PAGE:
As for my wife, she had the salmon in palpilotte, which means "in parchment paper". It is a method of cooking  in which the fish is put in folded parchment paper and then baked. See how the stock and juice just flows out of the fish. This was simply delicious.

And as for my kids, the Trattoria treated them to FREE ice-cream - totally unheard of in Bandar Baru Bangi.

This was the maitre d' (Opie) who was so helpful, kind and generous to us. Since this was our third time at the Trattoria, we complimented the restaurant's tasty menu and their approach towards making mid-level fine dining come through at last in Bandar Baru Bangi. Forget any other so-called Western-serving restaurants in BBBangi, head straight to Trattoria and you will not be disappointed. And what's more, they are launching their full menu at the end of October.

Stay tuned for that review!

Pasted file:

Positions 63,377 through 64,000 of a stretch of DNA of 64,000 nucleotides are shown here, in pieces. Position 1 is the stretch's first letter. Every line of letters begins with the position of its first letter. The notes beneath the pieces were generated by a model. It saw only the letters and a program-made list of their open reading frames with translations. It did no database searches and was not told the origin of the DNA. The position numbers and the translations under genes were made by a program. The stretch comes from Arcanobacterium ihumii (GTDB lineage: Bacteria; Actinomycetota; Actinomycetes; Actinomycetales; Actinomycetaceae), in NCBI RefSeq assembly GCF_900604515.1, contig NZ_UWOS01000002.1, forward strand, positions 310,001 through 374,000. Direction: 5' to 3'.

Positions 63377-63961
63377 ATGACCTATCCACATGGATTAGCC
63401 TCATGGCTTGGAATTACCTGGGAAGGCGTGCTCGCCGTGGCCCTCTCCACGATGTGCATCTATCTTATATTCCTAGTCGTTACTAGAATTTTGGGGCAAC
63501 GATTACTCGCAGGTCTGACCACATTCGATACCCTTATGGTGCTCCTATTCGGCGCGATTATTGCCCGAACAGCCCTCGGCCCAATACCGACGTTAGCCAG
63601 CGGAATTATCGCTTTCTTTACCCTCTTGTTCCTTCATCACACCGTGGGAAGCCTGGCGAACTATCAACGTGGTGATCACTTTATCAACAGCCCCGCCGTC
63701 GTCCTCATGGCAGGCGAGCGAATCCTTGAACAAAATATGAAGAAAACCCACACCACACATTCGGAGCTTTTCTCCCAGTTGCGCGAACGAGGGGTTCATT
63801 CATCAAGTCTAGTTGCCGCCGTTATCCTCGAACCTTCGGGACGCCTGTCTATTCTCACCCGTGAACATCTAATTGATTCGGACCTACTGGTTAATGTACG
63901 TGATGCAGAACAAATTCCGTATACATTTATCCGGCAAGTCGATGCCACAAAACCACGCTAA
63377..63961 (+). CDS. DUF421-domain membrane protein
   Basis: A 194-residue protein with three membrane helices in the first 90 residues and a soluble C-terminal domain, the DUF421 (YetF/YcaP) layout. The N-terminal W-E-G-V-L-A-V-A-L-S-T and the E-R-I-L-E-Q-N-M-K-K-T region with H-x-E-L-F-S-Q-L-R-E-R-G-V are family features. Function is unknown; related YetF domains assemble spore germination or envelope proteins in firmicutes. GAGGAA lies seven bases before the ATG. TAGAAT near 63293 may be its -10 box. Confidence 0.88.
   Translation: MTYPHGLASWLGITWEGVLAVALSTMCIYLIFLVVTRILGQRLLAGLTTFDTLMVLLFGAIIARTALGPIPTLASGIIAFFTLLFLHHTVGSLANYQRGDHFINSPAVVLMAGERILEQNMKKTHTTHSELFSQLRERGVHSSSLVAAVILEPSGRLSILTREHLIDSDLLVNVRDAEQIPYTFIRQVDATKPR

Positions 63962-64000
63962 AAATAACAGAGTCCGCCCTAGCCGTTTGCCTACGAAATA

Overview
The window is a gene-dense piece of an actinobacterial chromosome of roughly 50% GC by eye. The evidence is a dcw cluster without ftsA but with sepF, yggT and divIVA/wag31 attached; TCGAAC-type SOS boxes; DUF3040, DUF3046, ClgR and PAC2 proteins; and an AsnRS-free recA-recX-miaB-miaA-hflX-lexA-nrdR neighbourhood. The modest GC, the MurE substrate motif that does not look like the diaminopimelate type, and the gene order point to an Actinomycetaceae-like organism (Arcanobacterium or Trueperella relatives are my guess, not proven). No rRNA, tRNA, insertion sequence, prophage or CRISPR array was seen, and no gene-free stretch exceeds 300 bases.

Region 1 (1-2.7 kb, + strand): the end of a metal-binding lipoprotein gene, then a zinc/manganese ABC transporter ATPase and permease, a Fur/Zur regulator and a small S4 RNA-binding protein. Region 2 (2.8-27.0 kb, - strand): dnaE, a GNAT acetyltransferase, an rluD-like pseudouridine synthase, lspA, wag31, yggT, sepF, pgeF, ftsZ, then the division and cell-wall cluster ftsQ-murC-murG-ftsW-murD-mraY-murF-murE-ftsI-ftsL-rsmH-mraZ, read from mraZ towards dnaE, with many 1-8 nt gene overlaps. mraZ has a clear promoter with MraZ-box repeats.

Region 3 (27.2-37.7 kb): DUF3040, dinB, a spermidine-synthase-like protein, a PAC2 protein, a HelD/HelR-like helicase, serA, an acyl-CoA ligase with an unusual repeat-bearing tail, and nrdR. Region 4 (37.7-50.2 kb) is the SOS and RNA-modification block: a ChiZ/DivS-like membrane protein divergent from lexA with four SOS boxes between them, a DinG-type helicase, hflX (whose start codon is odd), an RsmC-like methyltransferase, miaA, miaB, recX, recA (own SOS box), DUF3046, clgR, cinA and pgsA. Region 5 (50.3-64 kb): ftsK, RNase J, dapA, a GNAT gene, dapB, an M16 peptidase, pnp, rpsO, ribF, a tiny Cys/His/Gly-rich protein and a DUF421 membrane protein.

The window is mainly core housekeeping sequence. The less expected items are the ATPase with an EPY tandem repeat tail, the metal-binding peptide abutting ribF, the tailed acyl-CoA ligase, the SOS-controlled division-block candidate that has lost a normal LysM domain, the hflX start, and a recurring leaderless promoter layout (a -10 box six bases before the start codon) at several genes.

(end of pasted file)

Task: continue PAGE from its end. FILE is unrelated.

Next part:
Monday, October 10, 2011

Hot Bangi Char Koay Teow

Where: Seksyen 9, Bandar Baru Bangi (besides Bangi Kopitiam).

What: A simple-looking restaurant which has only two items on the menu - their signature Char Kuey Teow and Nasi Lemak, plus drinks. 

My wife ordered the Char Kuey Teow "Besar" which was just about the right portion.The mid-sized prawns were not so fresh but edible. The Kuey Teow itself was juicy and tasty. You can ask for extra chilli if you prefer it to be hotter. We never tried the "Gred A" variant, which is priced at RM15, but we presume the prawns would be bigger.

We also ordered the Nasi Lemak Ayam, which the sambal was not-too-spicy but compliments the taste of the nasi lemak well. The Ayam Goreng was also tender and tasty. This all-time favourite is suitable for both dinner or supper.

Verdict: A quick and simple eatery which serves two of Malaysia's all-time favourite dishes - hot, tasty and affordable. Highly recommended.


Thursday, October 6, 2011

Islamic Trattoria

Where: Wadihana Islamic Trattoria, Jalan Medan Pusat 2D, 3B Curve, Bandar Baru Bangi.

What: An Islamic eatery which serves Italian-styled food and Western menu. This is Wadihana Islamic Kitchen's second restaurant in Bandar Baru Bangi.

Ambience: Brightly lit with minimal decor, but we like the many booths which will be perfect if you come in small or medium-sized group. There is a large clay and brick oven at the entrance of the eatery, which is used to bake their pizzas.